COP 23-Column: Addressing Youth Radicalization and Extremism beyond Hunger and Unemployment
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COP 23-Column: Addressing Youth Radicalization and Extremism beyond Hunger and Unemployment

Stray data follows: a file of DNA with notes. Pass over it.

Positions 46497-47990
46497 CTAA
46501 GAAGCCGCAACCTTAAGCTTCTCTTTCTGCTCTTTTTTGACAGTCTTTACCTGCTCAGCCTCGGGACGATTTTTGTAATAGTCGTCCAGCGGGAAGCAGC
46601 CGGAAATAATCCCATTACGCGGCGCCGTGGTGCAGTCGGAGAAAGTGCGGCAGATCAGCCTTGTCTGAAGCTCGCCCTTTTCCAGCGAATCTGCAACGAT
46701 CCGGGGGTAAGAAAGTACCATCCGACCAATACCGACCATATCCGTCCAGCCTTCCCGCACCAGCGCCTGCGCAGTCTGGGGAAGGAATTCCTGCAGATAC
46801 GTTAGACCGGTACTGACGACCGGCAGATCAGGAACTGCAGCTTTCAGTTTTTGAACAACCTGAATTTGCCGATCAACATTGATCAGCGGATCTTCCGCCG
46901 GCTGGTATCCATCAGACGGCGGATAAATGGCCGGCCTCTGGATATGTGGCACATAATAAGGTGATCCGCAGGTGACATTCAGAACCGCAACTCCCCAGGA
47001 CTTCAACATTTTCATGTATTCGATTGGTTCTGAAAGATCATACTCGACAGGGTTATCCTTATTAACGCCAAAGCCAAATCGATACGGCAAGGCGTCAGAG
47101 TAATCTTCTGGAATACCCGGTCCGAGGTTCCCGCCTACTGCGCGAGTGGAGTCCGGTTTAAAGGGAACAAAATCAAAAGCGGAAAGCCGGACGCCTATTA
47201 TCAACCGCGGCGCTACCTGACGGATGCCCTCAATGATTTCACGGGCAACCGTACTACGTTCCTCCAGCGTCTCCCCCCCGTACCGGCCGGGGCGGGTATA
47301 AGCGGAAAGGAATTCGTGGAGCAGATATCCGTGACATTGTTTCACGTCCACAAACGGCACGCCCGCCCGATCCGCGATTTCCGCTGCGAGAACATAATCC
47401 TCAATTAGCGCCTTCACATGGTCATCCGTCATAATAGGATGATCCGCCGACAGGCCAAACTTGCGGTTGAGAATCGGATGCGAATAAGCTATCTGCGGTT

COP 23-Column: Addressing Youth Radicalization and Extremism beyond Hunger and Unemployment By Tabi Joda* The mantra One of the most turbulent distractions to mainstream global issues is perhaps, youth radicalization and extremism. The deleterious effects of climate change and natural disasters have increased unsustainable socioeconomic practices. Unfortunately, global and local actors seem to misunderstand the potential and actual motivations surrounding this emerging phenomenon. The mantra of hunger and unemployment is dominating local and international debates on the question. But there is apparently more to the question of radicalization and extremism, in relation to hunger and youths unemployment, than it reaches mainstream understanding.   There is global awe about a suddenly obvious proliferation of youth subscription into insurgent activities often propelled by extremist ideologies. That is a known fact. Vis-à-vis present demographic transitions, there is an ever rising trend of misguided population movements from rural peripheries into urban metropolis leading to alarmingly loud concentration of desperate youths in city centres especially in Africa. To that effect, it is ever more imperative to identify the vulnerabilities upon which youth radicalization and extremism lies. The complications get even worse when we try to answer the question why youths are increasingly being agents of destruction instead of being productive members of their communities.   Different narratives These trends have provoked several narratives from different development angels. But whether these narratives exist in cluster or not, the question at stake is as we feel the impacts of Boko haram insurgents in North East Nigeria and Far North of Cameroon, Alshabaab insurgents in almost all of Somalia including Kenya and beyond, and the Tuareg insurgent groups in Mali who are just about to completely retreat into the deserts, are these narratives based on old thinking or do they offer new thinking, new forms of measurement and research into the root causes of why youths are increasingly being radicalized and mobilized into extreme groups.   Much has been argued about tackling the unemployment crises that is keeping many youth idle and leaving them vulnerable as destructive agents rather than constructive ones. Other arguments have emerged about the question of alleviating youth poverty as a critical step to mitigating exposure of youths to radicalization through extremist groups. These assumptions are good, but it remains to be seen if the discussion will in fact lead to more research and a greater focus on evidence-based approaches tackling the root causes of the issues. “Development efforts have often been driven by assumptions and not evidence,” said Keith Proctor, a senior policy researcher at Mercy Corps. In a summit held a few years ago at the White House about countering violent extremism, the...

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